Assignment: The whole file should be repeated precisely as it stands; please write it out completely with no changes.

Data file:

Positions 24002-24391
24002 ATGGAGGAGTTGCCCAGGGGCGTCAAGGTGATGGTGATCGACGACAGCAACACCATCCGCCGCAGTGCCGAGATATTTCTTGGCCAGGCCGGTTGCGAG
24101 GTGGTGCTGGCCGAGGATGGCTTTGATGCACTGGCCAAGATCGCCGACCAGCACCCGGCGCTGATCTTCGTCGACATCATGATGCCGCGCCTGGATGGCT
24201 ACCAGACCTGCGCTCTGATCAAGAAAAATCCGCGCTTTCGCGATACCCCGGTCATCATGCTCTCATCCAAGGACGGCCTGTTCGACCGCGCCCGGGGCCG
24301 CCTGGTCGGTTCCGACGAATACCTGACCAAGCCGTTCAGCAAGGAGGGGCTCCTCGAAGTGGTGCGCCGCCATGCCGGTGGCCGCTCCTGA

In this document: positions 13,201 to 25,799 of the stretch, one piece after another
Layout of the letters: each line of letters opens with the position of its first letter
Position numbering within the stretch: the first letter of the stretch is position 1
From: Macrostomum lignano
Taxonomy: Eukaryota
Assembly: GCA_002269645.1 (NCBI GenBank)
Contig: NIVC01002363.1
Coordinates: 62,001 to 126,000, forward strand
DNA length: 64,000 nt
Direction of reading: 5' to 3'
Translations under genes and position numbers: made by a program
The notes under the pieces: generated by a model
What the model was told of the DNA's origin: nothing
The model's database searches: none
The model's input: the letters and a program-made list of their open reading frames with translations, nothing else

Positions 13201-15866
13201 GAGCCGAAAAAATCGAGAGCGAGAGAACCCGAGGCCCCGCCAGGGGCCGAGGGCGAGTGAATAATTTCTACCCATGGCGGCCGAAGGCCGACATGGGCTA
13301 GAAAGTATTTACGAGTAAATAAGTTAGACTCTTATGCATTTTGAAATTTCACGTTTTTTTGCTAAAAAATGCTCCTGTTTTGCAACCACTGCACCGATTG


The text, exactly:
Positions 24002-24391
24002 ATGGAGGAGTTGCCCAGGGGCGTCAAGGTGATGGTGATCGACGACAGCAACACCATCCGCCGCAGTGCCGAGATATTTCTTGGCCAGGCCGGTTGCGAG
24101 GTGGTGCTGGCCGAGGATGGCTTTGATGCACTGGCCAAGATCGCCGACCAGCACCCGGCGCTGATCTTCGTCGACATCATGATGCCGCGCCTGGATGGCT
24201 ACCAGACCTGCGCTCTGATCAAGAAAAATCCGCGCTTTCGCGATACCCCGGTCATCATGCTCTCATCCAAGGACGGCCTGTTCGACCGCGCCCGGGGCCG
24301 CCTGGTCGGTTCCGACGAATACCTGACCAAGCCGTTCAGCAAGGAGGGGCTCCTCGAAGTGGTGCGCCGCCATGCCGGTGGCCGCTCCTGA

In this document: positions 13,201 to 25,799 of the stretch, one piece after another
Layout of the letters: each line of letters opens with the position of its first letter
Position numbering within the stretch: the first letter of the stretch is position 1
From: Macrostomum lignano
Taxonomy: Eukaryota
Assembly: GCA_002269645.1 (NCBI GenBank)
Contig: NIVC01002363.1
Coordinates: 62,001 to 126,000, forward strand
DNA length: 64,000 nt
Direction of reading: 5' to 3'
Translations under genes and position numbers: made by a program
The notes under the pieces: generated by a model
What the model was told of the DNA's origin: nothing
The model's database searches: none
The model's input: the letters and a program-made list of their open reading frames with translations, nothing else

Positions 13201-15866
13201 GAGCCGAAAAAATCGAGAGCGAGAGAACCCGAGGCCCCGCCAGGGGCCGAGGGCGAGTGAATAATTTCTACCCATGGCGGCCGAAGGCCGACATGGGCTA
13301 GAAAGTATTTACGAGTAAATAAGTTAGACTCTTATGCATTTTGAAATTTCACGTTTTTTTGCTAAAAAATGCTCCTGTTTTGCAACCACTGCACCGATTG